Chronological frameworkFirst half of the 12th century.
Geographical FrameworkMonastery of Santa María de Ripoll (Ripollès, Catalonia).
Mosaic (opus tessellatum).
Profile and historiographical debate
During the first half of the 12th century, probably during the abbacy of Pere Ramon (1134 - 1153), the Monastery of Ripoll enriched its abbey with new works, in order to increase its prestige. These included the portico (from around 1140), the canopy, the mosaic and the cloister (the latter was starter around the second half of the 12th century, beginning with the north gallery).
Relatively little has been said about the 12th-century mosaic in the presbytery. Only two original fragments survived(one in the Ethnographic Museum of Ripoll and the other in the private Rogent collection in Collbató). The mosaic we see today is the result of Elias Rogent's restoration in the 19th century. In order to know the entirety of the Romanesque one, we must refer to a drawing by Josep Mª Pellicer i Pagès from 1888.
The uniqueness of the mosaic is undoubtedly the signature of a figure called Arnaldus which we can read it in the drawing by Josep Mª Pellicer i Pagès. Unfortunately, the original fragment of mosaic that contained his signature has not survived. Nevertheless, this is an exceptional testimony, as no other signatures from the Romanesque period have been found on a mosaic.
Arnaldus left the evidence of his name in the left border of the mosaic composition, where we can read "AR NA L". It is likely, therefore, that he was the author of this work. To find the signature of artists in the Romanesque period is rather exceptional, and the one of Arnaldus can be added to that of others of great importance, such as Magister Alexander on the frontal of San Genís de Fontanes, Elisava on the Standard of Ot, Arnau Cadell in the cloister of Sant Cugat del Vallés and Ramon de Bianya on the lid of the sarcophagus of Ferran de Soler, among others.
The drawing and the description of the mosaic were published by the historian Josep Maria Pellicer i Pagés, from Ripoll, in 1888, who guessed what was missing. According to his theory, the pavement was a rectangle that occupied the whole surface of the presbytery, measuring 11 metres long by 9 metres wide. It was composed by two registers, the upper one with 24 medallions and the lower one with six dolphins, placed symmetrically in pairs and forming curved lines that shaped the letter ‘M' - the monogram of Mary - so that the faithful would remember the Mother of God to whom the monastery was dedicated. One of the dolphins had three red fan-shaped stripes emerging from its head. In the lower left corner of the outer border was the signature of Arnaldus, AR NA L: every group of two letters were placed inside a square, leaving the space to complete the entire name ARNALDUS. The letters were large and made up of small tiles, each one within its circle, applied using the opus tessellatum technique.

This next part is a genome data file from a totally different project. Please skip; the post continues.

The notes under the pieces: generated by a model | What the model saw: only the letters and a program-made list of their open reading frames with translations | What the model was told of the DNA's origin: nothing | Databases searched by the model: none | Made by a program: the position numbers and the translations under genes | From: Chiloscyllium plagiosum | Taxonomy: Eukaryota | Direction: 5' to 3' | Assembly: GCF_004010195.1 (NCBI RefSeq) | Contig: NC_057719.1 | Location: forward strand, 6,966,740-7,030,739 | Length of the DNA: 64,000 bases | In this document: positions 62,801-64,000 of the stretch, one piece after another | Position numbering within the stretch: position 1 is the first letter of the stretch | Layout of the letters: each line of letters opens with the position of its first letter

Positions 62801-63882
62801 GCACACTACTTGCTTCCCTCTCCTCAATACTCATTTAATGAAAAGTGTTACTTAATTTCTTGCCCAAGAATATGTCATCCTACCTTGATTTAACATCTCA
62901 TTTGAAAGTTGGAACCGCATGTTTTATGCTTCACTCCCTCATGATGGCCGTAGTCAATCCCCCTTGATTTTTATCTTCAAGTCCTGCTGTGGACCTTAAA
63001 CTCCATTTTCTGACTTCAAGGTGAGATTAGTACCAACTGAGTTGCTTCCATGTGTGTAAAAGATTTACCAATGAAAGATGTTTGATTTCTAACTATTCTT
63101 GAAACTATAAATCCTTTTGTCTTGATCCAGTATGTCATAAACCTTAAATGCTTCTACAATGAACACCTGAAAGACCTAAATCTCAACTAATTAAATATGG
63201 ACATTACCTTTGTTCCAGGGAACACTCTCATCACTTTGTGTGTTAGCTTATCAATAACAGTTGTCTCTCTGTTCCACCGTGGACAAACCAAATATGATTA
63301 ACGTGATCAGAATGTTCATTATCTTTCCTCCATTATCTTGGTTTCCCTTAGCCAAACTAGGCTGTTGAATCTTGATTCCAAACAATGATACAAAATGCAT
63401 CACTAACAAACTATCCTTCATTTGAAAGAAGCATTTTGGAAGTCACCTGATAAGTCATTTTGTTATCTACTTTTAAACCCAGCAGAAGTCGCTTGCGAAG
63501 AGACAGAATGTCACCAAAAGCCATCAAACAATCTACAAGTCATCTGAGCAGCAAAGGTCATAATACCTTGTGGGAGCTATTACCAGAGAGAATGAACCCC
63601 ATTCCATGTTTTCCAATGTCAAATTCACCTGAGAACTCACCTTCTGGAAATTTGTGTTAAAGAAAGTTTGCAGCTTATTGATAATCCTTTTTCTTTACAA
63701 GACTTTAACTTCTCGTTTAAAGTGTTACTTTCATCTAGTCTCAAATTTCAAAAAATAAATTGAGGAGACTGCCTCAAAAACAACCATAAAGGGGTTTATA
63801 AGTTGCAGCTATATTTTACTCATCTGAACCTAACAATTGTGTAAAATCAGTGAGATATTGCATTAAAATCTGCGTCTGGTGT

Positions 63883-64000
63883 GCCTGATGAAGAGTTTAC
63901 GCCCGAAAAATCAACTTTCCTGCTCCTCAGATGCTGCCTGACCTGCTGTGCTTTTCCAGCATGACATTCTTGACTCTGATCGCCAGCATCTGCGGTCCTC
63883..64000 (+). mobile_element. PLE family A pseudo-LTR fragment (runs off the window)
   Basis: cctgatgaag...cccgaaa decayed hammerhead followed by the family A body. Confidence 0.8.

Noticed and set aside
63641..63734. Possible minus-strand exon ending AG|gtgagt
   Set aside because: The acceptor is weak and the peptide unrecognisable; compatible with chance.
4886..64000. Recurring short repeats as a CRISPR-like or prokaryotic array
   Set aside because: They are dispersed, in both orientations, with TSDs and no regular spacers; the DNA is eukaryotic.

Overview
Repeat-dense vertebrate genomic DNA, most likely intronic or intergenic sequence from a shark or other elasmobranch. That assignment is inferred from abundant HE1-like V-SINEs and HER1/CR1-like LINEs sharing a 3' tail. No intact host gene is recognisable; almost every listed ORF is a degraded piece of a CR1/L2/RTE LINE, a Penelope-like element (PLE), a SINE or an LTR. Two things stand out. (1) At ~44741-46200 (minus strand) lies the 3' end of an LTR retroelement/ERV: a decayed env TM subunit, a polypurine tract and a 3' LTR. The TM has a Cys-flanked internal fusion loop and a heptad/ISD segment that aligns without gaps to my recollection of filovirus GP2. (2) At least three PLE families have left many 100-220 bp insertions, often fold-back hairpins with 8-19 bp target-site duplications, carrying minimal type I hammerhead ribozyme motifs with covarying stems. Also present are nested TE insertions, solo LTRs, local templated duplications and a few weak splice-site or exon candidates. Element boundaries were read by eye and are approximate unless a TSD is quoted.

The upper rectangle of the mosaic was completed by 24 medallions, arranged in three bands of eight circles each and joined together by smaller circles. Within the larger circles a series of animal depictions was visible: felines, lambs, basilisks, snakes, roosters, peacocks and cetus. It is probable that the marine iconography of the mosaic was inspired by the depictions of the manuscript of Ripoll Ms. Vat. Reg. Lat. 123, from the 11th century, as one can see in two of the mosaic's medallions with the representation of Cetus (Ibarburu, 1984), as well as in the confronted dolphins that recall both the constellation of the Dolphin on f.198v of the manuscript of Ripoll, and also the "CETE GRANDIA" of the embroidered tapestry of the Creation of the Girona Cathedral Museum (Castiñeiras 1995, 2011), the latter being closer to the time of the mosaic. We should not forget that, in addition, the local tradition interprets the dolphins as a metaphor for the location of the monastery, between the two rivers that cross the town of Ripoll (the Ter and the Freser). To complete the composition, in every empty space formed by the union of four circles, there was a cross whose branches ended up in fleurs-de-lis (Pellicer, 1888).